It's not just me saying it, some of it is the law! Also, most people think this way when they actually think about it and stop assuming that the old system is right. And yes, I do believe that being somewhere for a long time doesn't make you automatically better than someone else. Seniority is about position, and that position should be awarded on merit. Loyalty is earned by the company, and rewarding it (aka bribing to stay) is ridiculous because it necessarily means that if your job doesn't change that they used to underpay you for your talents! As I said, if a 22 year old is doing the same job, at the same or better level as a 45 year old then why wouldn't you pay them the same money? There are a lot of technologies around right now that NOBODY has experience in...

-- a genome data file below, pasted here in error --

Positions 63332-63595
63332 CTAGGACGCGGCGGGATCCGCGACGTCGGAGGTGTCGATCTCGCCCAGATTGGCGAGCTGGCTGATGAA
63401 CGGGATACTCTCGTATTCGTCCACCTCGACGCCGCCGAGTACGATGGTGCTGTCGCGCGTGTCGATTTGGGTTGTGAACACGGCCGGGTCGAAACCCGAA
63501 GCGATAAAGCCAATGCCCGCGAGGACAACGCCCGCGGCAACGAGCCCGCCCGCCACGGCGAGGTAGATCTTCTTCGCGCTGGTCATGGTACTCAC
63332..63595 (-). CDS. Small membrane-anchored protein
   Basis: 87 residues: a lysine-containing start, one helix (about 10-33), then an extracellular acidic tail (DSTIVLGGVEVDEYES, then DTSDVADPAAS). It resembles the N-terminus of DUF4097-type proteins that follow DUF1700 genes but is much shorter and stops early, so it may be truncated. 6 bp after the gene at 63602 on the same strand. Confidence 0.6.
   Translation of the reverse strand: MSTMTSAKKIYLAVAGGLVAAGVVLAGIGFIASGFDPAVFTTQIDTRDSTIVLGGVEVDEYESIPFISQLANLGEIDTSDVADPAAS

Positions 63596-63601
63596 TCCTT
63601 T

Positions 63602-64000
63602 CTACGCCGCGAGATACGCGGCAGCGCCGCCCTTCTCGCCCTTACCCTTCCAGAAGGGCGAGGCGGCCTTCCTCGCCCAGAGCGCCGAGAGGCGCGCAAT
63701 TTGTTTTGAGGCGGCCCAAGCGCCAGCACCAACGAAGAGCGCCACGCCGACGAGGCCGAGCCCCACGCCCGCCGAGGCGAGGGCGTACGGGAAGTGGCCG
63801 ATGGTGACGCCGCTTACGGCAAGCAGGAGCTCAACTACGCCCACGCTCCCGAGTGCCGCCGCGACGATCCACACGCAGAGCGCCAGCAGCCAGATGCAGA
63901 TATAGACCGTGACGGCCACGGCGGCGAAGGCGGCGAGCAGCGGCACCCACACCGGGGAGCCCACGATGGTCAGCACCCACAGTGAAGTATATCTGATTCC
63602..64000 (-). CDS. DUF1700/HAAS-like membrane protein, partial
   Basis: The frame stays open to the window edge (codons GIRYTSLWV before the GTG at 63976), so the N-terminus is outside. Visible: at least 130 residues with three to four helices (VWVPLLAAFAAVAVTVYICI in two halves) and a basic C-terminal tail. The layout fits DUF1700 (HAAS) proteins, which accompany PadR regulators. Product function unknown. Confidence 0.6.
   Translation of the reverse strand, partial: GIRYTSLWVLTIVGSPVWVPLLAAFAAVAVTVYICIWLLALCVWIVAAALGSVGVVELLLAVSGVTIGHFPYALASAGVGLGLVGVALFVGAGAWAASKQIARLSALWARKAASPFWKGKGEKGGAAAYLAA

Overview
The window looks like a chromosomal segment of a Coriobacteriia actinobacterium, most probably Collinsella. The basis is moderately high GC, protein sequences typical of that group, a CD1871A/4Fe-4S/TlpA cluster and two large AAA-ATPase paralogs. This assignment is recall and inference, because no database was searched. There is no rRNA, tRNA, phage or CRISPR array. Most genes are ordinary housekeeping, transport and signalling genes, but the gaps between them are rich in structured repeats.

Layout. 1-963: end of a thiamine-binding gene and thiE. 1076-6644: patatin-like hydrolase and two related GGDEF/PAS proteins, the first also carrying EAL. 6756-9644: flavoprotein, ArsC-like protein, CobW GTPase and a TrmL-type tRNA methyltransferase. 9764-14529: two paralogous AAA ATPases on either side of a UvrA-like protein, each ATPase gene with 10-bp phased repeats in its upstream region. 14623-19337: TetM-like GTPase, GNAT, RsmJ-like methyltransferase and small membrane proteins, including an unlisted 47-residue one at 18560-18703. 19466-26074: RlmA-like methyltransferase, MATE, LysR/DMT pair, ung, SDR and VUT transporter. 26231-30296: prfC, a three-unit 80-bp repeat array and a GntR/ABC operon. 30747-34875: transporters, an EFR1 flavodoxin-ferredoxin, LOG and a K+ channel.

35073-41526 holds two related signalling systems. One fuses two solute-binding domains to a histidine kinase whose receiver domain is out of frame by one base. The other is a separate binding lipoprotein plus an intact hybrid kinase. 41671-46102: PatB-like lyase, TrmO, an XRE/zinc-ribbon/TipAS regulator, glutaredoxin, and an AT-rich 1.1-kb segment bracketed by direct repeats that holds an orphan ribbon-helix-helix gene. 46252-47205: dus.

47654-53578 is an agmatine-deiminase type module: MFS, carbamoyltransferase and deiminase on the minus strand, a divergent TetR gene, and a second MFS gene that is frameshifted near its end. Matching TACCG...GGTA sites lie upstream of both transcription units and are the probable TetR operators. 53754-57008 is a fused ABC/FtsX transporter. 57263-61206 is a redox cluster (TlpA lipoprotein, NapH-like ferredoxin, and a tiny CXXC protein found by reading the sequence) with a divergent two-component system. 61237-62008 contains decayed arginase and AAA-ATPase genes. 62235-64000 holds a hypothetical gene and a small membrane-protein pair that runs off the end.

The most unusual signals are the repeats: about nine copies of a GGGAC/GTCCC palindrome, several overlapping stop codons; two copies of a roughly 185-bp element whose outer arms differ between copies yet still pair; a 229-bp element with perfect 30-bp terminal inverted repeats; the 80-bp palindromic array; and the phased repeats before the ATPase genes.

Next you'll be telling us older people need the money because they have families! lol

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Lusty
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Re: At the risk of being branded misogynst...

@Peter Gathercole your assumption that higher pay should come with time served is nonsense. EQUAL PAY FOR EQUAL WORK. Age discrimination is just as bad as sex discrimination or gender discrimination or even racial discrimination.